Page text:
Think about how you will measure your progress to your goal, or how you will measure your level of success. There should be numbers attached to your goals.

Example: To run a single 5k by the end of the year, I should be able to run for at least 30 minutes without stopping at a 6.0mph pace (that’s 10min/mi).

Okay, so what should my goals look like?

Sometimes it’s easier to explain how to do something when you’ve got an example to work off of. While you’re planning out your own goals, feel free to use mine listed below:

  • Become a better writer
    • Practice writing for at least two hours each week
    • Read at least one book on how to improve writing (fiction or non-fiction)
  • Build the RampantAsian blog
    • Increase web traffic to 100 visitors per week
    • Increase social media presence by posting about the blog:
      • Once per day on Facebook
      • Twice per day on Twitter
      • Once per week on Instagram
      • Once per week on Pinterest
  • Be at peace with myself
    • Identify 25 moments through the year where I refrained from reacting by reflex by taking a step back and analyzing the situation
  • Continue the reading habit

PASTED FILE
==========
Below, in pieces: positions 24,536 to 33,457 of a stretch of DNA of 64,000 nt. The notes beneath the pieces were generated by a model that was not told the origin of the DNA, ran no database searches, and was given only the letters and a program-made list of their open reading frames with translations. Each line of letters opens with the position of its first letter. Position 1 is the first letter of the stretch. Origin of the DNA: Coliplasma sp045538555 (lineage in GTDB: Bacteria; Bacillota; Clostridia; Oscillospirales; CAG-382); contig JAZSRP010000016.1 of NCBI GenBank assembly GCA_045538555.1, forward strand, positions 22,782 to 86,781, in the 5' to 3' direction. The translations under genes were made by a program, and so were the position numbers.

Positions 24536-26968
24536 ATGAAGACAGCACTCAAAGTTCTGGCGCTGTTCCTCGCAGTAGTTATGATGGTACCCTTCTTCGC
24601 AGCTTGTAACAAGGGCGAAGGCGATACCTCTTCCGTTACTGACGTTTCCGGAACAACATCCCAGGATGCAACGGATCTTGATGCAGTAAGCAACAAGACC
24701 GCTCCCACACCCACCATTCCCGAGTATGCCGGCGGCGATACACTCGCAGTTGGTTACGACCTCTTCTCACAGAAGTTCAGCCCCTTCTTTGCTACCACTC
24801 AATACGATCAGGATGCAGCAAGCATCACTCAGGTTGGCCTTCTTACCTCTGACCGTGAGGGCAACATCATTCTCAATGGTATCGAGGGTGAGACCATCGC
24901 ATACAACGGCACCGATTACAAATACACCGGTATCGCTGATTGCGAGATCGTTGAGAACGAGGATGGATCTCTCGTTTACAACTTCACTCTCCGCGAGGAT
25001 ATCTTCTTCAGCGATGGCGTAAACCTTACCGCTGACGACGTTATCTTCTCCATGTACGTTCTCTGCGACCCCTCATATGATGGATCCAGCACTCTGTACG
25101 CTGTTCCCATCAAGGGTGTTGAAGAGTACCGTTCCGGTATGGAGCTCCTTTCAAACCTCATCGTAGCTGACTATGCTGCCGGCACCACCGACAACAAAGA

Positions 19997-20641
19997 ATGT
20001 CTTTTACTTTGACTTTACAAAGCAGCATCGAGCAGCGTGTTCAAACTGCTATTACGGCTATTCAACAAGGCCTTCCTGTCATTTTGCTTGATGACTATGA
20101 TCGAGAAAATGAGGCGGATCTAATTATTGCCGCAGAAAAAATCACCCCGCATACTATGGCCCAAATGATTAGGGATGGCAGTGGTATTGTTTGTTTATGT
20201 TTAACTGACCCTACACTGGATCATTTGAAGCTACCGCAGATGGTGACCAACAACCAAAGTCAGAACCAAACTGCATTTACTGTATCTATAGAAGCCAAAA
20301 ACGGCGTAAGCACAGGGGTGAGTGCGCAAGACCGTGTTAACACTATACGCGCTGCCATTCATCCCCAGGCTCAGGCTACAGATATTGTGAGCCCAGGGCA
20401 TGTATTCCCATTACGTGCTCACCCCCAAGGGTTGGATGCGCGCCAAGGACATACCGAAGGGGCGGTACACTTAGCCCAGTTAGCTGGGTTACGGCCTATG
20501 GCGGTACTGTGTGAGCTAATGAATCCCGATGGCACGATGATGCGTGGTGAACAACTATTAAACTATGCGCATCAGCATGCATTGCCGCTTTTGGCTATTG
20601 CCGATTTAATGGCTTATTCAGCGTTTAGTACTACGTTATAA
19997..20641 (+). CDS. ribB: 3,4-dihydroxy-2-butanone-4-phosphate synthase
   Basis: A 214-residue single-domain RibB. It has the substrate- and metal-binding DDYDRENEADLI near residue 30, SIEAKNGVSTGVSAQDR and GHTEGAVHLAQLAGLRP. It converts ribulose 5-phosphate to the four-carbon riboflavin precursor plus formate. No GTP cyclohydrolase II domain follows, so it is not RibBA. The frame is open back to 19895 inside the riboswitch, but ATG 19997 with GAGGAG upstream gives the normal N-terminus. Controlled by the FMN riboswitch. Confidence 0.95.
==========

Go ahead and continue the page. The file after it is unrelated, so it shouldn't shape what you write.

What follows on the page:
• Read 20 books by the end of the year (about 1.5 books per month)
  • Try vlogging
    • Create and upload one video per month
  • Improve photography skills
    • Practice taking photos for at least one hour per week
  • Run a 5k
    • Build up endurance to be able to run at least 30 minutes without stopping
    • Improve running time to 10-minute mile
    • Sign up for 5k
  • Learn banjo
    • Practice playing banjo for at least two hours per week
    • Learn to play one song well (fewer than 2 mistakes)
  • Relearn Japanese
    • Practice writing and speaking Japanese for at least three hours per week
    • Learn/relearn first 100 kanji

Don’t let the number of goals I have throw you off; it’s completely okay if you have fewer than this. I just get very excited in the planning stages and sometimes get a little carried away! Anyway, I hope this gives you some inspiration while you plan your goals for the year.

Make your goals concrete! | Via Giphy

Let me know in the comments what goals you’re planning to work on! I’d love to hear about them. 🙂

Until next time,